Support for 2004 Democratic Presidential Nomination Candidates by Educational Attainment

High School or Less

College Incomplete

College Grad/Postgrad

Lieberman

18%

Lieberman

27%

Kerry

21%

Gephardt

16%

Gephardt

14%

Lieberman%

19%

Kerry

13%

Kerry

13%

Gephardt

13%

Sharpton

10%

Edwards

7%

Dean

10%

Edwards

7%

Moseley Braun

6%

Edwards

8%

Graham

7%

Dean

5%

Graham

5%

Moseley Braun

4%

Graham

5%

Moseley Braun

4%

Dean

3%

Sharpton

3%

Kucinich

3%

Kucinich

2%

Kucinich

2%

Sharpton

2%

Political Ideology

The candidate's perceived ideology could be an important factor in the nomination campaign, since voters cannot rely on the normally strong cue of partisanship to help distinguish among the candidates as they would in a general election. As such, candidates often rely on their experiences, their policy proposals, or their ideological orientation to help differentiate themselves from their competitors.

The Democratic Party has considerably more variation in its supporters' ideology than does the Republican Party -- in this sample of Democrats, 33% say they are liberal, 43% moderate, and 23% conservative. Already, Dean's opposition to the war against Iraq has positioned him on the left of the candidates' ideological spectrum, while Lieberman's support for the war and somewhat conservative views on social issues place him more on the right of the ideological spectrum among the candidates.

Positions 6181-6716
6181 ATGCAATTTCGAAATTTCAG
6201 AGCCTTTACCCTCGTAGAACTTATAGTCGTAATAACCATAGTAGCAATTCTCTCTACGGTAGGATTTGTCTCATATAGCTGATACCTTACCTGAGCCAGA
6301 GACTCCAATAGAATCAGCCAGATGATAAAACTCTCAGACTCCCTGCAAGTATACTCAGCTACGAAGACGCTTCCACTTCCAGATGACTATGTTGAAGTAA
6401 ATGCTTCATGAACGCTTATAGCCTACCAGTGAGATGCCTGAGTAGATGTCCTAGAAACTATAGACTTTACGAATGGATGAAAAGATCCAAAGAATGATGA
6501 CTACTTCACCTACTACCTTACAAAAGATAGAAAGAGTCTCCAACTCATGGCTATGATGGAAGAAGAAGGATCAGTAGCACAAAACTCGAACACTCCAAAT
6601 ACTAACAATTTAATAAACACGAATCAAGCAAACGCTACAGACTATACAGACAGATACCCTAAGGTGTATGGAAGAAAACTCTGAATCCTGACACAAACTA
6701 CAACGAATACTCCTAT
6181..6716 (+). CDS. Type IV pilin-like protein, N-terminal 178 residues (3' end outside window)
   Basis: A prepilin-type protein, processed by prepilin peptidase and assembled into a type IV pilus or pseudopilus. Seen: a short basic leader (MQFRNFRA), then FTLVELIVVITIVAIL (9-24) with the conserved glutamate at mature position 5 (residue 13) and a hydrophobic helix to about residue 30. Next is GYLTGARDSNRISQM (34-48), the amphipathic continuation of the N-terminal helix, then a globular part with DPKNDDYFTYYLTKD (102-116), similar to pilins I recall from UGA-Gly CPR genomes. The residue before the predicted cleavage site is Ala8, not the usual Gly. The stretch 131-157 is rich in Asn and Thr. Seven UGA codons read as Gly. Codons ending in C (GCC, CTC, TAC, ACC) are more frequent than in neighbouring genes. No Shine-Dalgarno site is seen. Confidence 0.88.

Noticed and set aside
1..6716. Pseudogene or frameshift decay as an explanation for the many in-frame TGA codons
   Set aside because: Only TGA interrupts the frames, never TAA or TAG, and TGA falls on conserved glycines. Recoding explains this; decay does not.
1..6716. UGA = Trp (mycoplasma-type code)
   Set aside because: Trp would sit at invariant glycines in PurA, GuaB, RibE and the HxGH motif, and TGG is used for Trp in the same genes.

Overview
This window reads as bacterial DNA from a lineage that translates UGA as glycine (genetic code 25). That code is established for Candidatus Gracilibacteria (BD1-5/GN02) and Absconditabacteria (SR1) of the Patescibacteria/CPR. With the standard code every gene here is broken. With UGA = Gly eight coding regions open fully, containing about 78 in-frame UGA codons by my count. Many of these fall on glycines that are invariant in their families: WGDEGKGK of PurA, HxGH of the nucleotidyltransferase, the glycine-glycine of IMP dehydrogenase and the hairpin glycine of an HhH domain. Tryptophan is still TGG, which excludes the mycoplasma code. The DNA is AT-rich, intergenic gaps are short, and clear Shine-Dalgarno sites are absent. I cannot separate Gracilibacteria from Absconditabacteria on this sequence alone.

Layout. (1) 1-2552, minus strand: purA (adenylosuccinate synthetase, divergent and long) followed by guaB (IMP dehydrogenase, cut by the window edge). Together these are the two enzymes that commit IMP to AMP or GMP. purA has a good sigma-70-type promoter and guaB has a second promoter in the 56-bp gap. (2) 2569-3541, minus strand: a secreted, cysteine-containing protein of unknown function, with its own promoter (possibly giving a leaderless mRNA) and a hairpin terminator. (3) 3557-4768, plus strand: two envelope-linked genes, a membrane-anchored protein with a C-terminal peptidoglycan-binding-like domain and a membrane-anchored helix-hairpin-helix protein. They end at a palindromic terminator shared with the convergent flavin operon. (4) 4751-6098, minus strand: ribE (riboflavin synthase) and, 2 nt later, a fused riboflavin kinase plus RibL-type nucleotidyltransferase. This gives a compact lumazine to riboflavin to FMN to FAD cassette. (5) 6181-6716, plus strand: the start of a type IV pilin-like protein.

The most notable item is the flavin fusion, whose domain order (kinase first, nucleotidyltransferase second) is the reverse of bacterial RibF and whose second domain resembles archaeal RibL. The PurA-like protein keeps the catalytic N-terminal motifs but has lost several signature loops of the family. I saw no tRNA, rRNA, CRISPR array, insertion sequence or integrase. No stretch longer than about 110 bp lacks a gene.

Lieberman performs well among all ideological groups, having a numerical if not a statistical advantage over the other eight contenders. Kerry is apparently much more appealing to liberal and moderate Democrats than to conservatives, while Gephardt appeals to all three groups (slightly more to conservative Democrats). Dean gets a greater share of his support from liberals than from moderates and conservatives, yet he trails the three front-runners in the group to which he is most trying to appeal. The remaining candidates show only minor differences in support by ideology.

Support for Democratic Presidential Nominees by Political Ideology

Liberal

Moderate

Conservative

Lieberman

20%

Lieberman

21%

Lieberman

22%

Kerry

17%

Kerry

17%

Gephardt

17%

Gephardt

12%

Gephardt

16%

Kerry

8%

Dean

9%

Edwards

8%

Sharpton

7%

Edwards

8%

Graham

6%

Edwards

7%

Moseley Braun

6%

Sharpton

6%

Graham

6%

Sharpton

5%

Dean

4%

Moseley Braun

4%

Graham

4%

Moseley Braun

3%

Dean

3%

Kucinich

4%

Kucinich

2%

Kucinich

1%

Bottom Line

Lieberman's early lead in the Democratic presidential nomination campaign is partly due to relatively broad appeal among Democrats (as well as his higher national profile). Other candidates such as Sharpton (blacks), Moseley Braun (younger women), Graham (South) and Dean (highly educated) are getting their greatest support from much more narrow segments of the Democratic Party. Gallup will continue to track the candidates' support as the campaign unfolds, to see if these patterns persist, and how they change as the field winnows itself.

*Results are based on interviews with 1,596 Democrats and independents who lean to the Democratic Party, taken from Gallup Polls of national adults conducted April 22-24, 2003, May 30-June 1, and June 12-18, 2003. For this total sample of Democrats, the maximum margin of error due to sampling is ±3%.